Well, they do. Maricopa County is openly defying Arizona Senate subpoenas to its supervisors demanding copies of ballots, voter information and other election material so that the Senate could perform its own investigation. What are they hiding? The Trump team knows. So do Republicans, which is why so many of them are prepared to challenge the results in Congress.
Then there’s Wisconsin, where that state’s supreme court gave Trump’s team the path to overturning that state’s results by documenting the thousands of people who committed fraud by falsely claiming to be indefinitely confined. The majority decision stated if voters falsely claimed they were indefinitely confined “their ballots would not count” and left it to the Trump team to show that. The media has obscured the court’s decision. The Trump team has in the meantime been collecting the data on those who claimed this status while on skiing in Colorado, sun bathing in Florida, etc.
There’s a lot more to go through in these states, but the point here is that Arizona and Wisconsin collectively represent 21 electoral votes. With Georgia, that pulls Biden below the 270 threshold by a single vote. That’s why Trump called Georgia’s Secretary of State. This week is going to be a doozy.
I can’t leave this blog entry without noting the following. Remember when Democrats impeached Trump over a call to the Ukrainian president concerning Biden’s dealings in that country? (See The Conspiracy to Overthrow an American President.) The President was mocked for calling it a “perfect phone call.” He was accused of using his office to interfere in a presidential election. Then Hunter Biden’s laptop surfaced with the evidence that backed up Trump’s inquiry (and then some). (Had it not been for The New York Post intervention there would have been no consciousness of the laptop at all.) It was a perfect phone call after all. Now we learn that the deep state had the laptop all along. Operatives hid their knowledge of it while the President stood trial in the Senate. Operatives all the way up to Attorney General Bob Barr hid from the public that Hunter Biden was under investigation during an impeachment trial and a presidential election.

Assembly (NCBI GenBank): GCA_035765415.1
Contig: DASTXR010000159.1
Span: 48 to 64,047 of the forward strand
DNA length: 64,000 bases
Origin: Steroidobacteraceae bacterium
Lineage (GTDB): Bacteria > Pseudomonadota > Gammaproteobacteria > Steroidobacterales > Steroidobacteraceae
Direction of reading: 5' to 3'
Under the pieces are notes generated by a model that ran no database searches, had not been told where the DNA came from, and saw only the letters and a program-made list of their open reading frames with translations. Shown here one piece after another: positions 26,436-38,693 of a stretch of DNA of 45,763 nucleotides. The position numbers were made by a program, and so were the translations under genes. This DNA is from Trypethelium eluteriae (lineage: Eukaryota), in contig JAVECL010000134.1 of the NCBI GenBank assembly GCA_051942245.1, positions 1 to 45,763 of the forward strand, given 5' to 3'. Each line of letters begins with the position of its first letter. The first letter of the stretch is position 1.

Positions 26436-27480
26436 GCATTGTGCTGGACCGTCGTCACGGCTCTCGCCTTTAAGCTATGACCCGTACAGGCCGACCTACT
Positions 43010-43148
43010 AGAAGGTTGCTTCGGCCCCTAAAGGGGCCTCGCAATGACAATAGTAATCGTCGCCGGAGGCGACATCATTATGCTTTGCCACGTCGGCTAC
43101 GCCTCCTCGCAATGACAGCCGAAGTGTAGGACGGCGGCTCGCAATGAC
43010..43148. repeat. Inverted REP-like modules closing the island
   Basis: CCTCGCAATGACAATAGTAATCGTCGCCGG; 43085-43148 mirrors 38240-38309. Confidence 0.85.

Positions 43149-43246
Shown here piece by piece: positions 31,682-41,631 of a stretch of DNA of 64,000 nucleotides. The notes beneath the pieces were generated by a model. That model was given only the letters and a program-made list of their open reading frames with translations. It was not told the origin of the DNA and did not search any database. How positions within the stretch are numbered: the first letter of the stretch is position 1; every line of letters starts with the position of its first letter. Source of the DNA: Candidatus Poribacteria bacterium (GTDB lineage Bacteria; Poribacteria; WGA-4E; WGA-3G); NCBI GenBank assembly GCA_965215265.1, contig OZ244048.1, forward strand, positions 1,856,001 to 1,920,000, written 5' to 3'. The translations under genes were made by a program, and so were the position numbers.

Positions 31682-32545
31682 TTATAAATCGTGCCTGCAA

We must ask in light of all this, why is The Washington Post so eager to publish Raffensperger’s recording, taking phrases out of context to damn the president, while refusing to publish emails from Hunter Biden’s laptop that implicate Joe Biden in a massive influence-peddling scheme with, among others, Chinese communists?
2 thoughts on “Another Perfect Phone Call?”
Mail-in ballots should be de rigueur, pandemic or not. I don’t own a car and have to rely on others to get to the polls.
Good use of the French there. France abolished postal voting in 1975 because it makes voter fraud, shall we say, facile. Absentee balloting for legitimate reasons is understandable. A person who is bed ridden has a legitimate reason to have their vote recorded by alternative method. It is a small proportion of votes. But able-bodied voters have years to plan for a method for going to polls where their identity can be verified. Polls are almost always near where the voter lives and there are many cheap modes of transportation in modern society.